Hungry Marketplace, a startup that connects independent chefs to corporations that need catering, raised $20 million in a new round of funding.
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Investors in the round, which was led by Evolution VC Partners and former Whole Foods co-CEO Walter Robb, include actor Kevin Hart, rapper Jay-Z and several NFL players. The new round brings Hungry’s total funding to $32.6 million, according to Crunchbase.
Hungry previously raised its $8 million Series A in April 2019, a round that was led by Motley Fool Ventures and Sands Capital Ventures, according to Crunchbase. Marcy Venture Partners (the VC firm co-founded by Jay-Z, Jay Brown and Larry Marcus) and singer Usher also participated in the round.
Usher’s mother owns a commercial kitchen in Atlanta and told her son about Hungry, company co-founder and COO Eman Pahlavani said in an interview with Crunchbase News. Usher then ended up investing in the Hungry’s Series A round.
Many chefs who are starting out or don’t have their own restaurants rent space in independent commercial kitchens. Hungry, which is based in the Washington, D.C., area, is a marketplace that connects those chefs to companies that need catering by handling all of the logistics and letting the chefs do what they do best: cook.
“The idea is chefs don’t like to do delivery, they don’t like to leave the kitchen and deliver food,” Pahlavani said. “Hungry takes care of the delivery, the customer acquisition costs.”
It’s a capital-efficient business model for Hungry because the company doesn’t own or operate the kitchens, Pahlavani said. The chefs are independent contractors, as are the “catering captains”–a fleet that delivers the food, sets it up at a company’s location and stays on site so the company doesn’t have to handle anything. Hungry brought on an employee who formerly worked in hospitality at Hilton to train the catering captains so the business could excel on the service side.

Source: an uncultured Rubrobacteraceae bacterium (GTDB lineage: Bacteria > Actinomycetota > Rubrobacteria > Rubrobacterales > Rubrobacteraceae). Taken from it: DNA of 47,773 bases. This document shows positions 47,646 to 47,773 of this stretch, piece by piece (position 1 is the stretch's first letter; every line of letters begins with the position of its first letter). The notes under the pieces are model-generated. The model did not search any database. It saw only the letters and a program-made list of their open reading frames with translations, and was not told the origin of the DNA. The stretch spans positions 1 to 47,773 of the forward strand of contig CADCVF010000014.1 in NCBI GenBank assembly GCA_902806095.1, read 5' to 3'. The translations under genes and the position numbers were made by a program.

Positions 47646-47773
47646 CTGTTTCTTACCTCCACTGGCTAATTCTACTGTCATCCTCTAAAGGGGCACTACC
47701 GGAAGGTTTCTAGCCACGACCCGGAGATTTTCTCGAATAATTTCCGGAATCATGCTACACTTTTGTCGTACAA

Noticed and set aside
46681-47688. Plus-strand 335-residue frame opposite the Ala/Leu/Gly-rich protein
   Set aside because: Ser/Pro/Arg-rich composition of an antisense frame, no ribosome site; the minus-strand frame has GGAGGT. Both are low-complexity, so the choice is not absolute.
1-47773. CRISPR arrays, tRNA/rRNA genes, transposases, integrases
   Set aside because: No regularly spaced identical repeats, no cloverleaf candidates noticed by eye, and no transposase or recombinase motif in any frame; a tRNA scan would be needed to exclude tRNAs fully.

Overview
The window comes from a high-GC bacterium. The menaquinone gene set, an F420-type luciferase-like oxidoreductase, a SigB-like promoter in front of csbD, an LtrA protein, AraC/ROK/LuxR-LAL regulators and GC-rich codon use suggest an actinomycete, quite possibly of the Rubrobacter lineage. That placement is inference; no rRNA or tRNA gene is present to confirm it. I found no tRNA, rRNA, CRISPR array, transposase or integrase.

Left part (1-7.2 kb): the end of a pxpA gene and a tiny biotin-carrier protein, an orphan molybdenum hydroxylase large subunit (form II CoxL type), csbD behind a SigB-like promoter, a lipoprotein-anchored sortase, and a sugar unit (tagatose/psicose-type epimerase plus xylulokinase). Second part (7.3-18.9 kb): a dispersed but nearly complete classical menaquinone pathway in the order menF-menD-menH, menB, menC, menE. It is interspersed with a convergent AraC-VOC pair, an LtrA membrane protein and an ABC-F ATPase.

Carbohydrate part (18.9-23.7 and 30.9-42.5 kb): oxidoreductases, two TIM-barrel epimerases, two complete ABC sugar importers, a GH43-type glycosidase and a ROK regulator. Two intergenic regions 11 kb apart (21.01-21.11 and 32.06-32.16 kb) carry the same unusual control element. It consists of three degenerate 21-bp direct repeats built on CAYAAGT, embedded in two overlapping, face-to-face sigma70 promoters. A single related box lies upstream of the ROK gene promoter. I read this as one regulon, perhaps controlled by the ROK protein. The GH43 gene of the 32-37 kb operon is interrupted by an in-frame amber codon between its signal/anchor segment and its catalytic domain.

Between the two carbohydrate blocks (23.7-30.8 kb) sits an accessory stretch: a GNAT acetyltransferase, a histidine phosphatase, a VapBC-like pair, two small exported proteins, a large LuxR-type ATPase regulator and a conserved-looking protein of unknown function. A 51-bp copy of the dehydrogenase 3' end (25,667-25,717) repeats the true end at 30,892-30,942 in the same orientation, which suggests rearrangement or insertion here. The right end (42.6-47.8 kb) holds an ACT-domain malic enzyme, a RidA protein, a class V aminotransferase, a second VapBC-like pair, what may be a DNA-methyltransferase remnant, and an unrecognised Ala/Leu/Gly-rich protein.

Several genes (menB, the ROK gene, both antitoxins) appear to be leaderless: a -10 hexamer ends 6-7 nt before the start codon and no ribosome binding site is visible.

Hungry has rolled out its services in six cities so far, with Austin as the latest addition and the first market that isn’t on the East Coast. Dallas is up next, and Hungry plans on being in 23 markets by the end of 2021.
“We’re just rinse and repeating what we’ve done in the past five markets, we’re just doing it faster and that’s what this funding is helping us do,” Pahlavani said.
Hungry serves more than 500 companies across the country and its revenue has grown more than 300 percent year over year, Pahlavani said. The company got to a $20 million run rate last year, and expects to hit a $50 million run rate by the end of this year.
As for valuation, the company is past $100 million with this round, Pahlavani said, and it thinks it can reach unicorn status in the next few years.
Hungry has had more than 1,000 chefs apply to be on the platform, but the company only picks the “cream of the crop,” Pahlavani said. Each chef goes through a vetting process that includes a local tasting for Hungry’s office where employees rate the meals and then help coach chefs with menus and approve the final foods. Hungry now has more than 200 chefs on the platform.
Chefs’ gross revenue has ranged between $20,000 and $50,000 per month, Pahlavani said, and chefs typically take home more than 50 percent of that. Hungry tries to raise chefs’ profiles by featuring their photo and biography with signage at every event they cater.
“Where the chefs need help is on the business side,” Pahlavani said. “How do you bring on a customer … Hungry is that side of the business. We’re a business in a box for them.”
Illustration Credit: Li-Anne Dias
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